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Should user fees be charged to read news online?


Tech giants offer ideas on charging readers online

 "Google believes that an open Web benefits all users and publishers," the company writes in its proposal. "However, `open' need not mean free."
CNBC.com (CNBC) and The Associated Press (AP) report some of the world's most prominent technology companies and NBDPA sponsors have offered suggestions to publishers on how they can charge our readers for news online that is now accessible free of charge.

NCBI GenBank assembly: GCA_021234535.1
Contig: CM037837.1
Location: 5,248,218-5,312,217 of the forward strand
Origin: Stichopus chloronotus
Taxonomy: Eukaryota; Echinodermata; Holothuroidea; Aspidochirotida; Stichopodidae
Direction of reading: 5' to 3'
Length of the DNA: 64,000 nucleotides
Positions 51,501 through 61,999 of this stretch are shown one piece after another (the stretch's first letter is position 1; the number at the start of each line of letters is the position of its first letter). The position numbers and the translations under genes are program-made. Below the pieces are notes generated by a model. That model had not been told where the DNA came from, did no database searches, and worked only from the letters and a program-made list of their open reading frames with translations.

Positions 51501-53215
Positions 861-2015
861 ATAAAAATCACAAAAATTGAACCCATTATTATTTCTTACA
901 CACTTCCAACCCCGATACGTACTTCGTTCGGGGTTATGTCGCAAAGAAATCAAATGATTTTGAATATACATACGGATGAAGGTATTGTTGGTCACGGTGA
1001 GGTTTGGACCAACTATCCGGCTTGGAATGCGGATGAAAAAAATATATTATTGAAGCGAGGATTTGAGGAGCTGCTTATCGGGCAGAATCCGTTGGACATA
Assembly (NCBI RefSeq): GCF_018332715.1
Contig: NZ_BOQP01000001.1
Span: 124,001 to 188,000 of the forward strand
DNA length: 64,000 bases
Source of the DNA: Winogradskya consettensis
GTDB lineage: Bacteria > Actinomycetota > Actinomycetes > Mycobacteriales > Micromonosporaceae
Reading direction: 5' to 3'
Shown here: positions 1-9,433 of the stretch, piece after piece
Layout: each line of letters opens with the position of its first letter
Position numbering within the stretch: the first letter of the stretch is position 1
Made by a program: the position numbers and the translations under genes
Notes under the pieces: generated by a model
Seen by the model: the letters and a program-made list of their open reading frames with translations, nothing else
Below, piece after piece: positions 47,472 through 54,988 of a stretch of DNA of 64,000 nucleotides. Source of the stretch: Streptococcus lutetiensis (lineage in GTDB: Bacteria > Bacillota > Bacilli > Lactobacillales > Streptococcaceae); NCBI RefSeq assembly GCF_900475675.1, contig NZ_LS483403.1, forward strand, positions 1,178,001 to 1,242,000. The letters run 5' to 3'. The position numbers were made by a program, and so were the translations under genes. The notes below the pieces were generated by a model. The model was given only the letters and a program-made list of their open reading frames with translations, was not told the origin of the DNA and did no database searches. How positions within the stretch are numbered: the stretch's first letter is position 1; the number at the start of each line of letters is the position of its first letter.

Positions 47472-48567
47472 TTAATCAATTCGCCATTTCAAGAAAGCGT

IBM Corp., Microsoft Corp., Oracle Corp. and Google Inc. - a company some newspapers blame for helping dig their financial hole - responded to a request by the Newspaper Association of America for proposals on ways to easily charge for news on the Web.
But building the infrastructure for charging readers is one part of the equation. The other part looks more challenging: getting publishers to make the leap and stop giving news out for free on the Web. 
Select here to learn more. Tell us what you think on bdpatoday's blog.
  • If this model comes to fruition, who should pay? Who should be exempt?
  • What's in IT for the geek?  What's in IT for the journalist?
  • Now that everyone (journalists and geeks) are all under one happy digital tent, who owns [news] content anyway?
  • What position papers should NBDPA present to Congress and various trade groups?
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